Diana Dammann (the founder and organizer of our local Saarbruecken vegetarian society) brought this dish to a barbecue this summer, and I really liked it. It’s supposed to be a raw “spaghetti and tomato sauce”, but to me it just seemed like a very tasty salad. The zucchini, carrot, and kohlrabi all add a different type of crunch, and the dressing is creamy and satisfying without feeling too heavy. Diana came over yesterday and showed me how to make it. The recipe is originally from the book “Vegan lecker lecker!” by Marc Pierschel, and according to Diana, it was the first vegan cookbook published in Germany.
Ingredients for the salad:
- 1 zucchini
- 1 kohlrabi
- 3 carrots
- 125g arugula (originally 100g)
- 50g cashews, soaked overnight (if not soaked, add 2 tsp. water)
- 4 tsp. olive oil
- 2 tsp. lemon juice (plus the zest of the lemon if organic)
- 2 medium tomatoes, cut into chunks
- 1 small handful fresh basil
- 1 tsp. salt
Raw “parmesan” topping ingredients:
- 4 tsp. pine nuts
- 4 tsp. yeast flakes (I used nutritional yeast)
- pinch of salt
- For the salad: Wash the vegetables and julienne them. You may want to peel the kohlrabi.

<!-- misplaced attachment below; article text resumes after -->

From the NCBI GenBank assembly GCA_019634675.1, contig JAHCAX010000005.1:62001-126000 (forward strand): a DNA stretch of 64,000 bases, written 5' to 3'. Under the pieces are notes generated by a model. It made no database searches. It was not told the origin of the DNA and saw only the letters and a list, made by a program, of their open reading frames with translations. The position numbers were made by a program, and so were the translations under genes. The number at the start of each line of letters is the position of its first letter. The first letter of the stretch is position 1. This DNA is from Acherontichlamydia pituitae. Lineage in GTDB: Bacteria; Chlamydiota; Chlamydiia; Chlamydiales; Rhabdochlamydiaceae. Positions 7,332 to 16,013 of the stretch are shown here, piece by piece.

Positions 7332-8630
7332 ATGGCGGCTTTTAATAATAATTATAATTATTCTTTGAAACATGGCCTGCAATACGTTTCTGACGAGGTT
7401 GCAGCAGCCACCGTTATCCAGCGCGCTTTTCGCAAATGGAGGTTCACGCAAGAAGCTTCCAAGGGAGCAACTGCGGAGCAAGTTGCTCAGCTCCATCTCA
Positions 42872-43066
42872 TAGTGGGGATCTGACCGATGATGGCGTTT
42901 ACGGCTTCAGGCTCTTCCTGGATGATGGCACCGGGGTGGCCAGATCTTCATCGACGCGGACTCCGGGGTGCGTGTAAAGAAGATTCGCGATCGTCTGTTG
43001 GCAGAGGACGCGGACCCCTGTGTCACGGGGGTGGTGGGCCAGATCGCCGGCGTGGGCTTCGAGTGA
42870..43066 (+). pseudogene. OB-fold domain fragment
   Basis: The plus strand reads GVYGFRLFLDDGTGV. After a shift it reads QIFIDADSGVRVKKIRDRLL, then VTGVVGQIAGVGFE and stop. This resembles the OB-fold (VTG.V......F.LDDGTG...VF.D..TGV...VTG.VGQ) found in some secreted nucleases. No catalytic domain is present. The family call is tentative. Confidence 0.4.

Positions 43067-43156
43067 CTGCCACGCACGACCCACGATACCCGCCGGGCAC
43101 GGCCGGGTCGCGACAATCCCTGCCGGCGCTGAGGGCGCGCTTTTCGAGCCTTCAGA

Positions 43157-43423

- For the sauce: Add the soaked cashews to a tall, narrow container, then add the olive oil, lemon juice and zest, the basil, and salt. Use a stick blender to puree everything to a smooth paste. (If you’re using a regular blender instead of a stick blender, then add the cashews last rather than first.)
- For the topping: Grind the pine nuts and salt in a coffee grinder or a mortar and pestle. Mix in the yeast flakes.
- Assemble the salad: Put a handful of arugula in each bowl, then two large scoops of the julienned vegetables. Drizzle the sauce over the top, and sprinkle on some of the “raw parmesan” topping.
The recipe turned out just as I remembered it, and again, I quite liked it. I especially liked the kohlrabi, which for some reason I almost never buy. The only issue with the recipe was the ratio of the three components. We finished the arugula but still had lots of veggies and dressing left, and then when the dressing was gone there were still several cups of julienned veggies and some of the topping left. We did use particularly large zucchini and carrots, and Derek used a lot of dressing on his salad, so maybe that was part of the issue. Still, next time I’d buy more arugula, at least 125g, but maybe 150g. And I’d either use smaller zucchini and carrots or make more dressing. Or just be prepared to do something with the leftover veggies. I ate mine with lemon juice, the remaining raw “parmesan”, and an avocado—it made a very tasty snack the next day.
Derek wasn’t so excited about the recipe. He said “it’s just salad.” And he thought the tomato/basil dressing was kind of odd.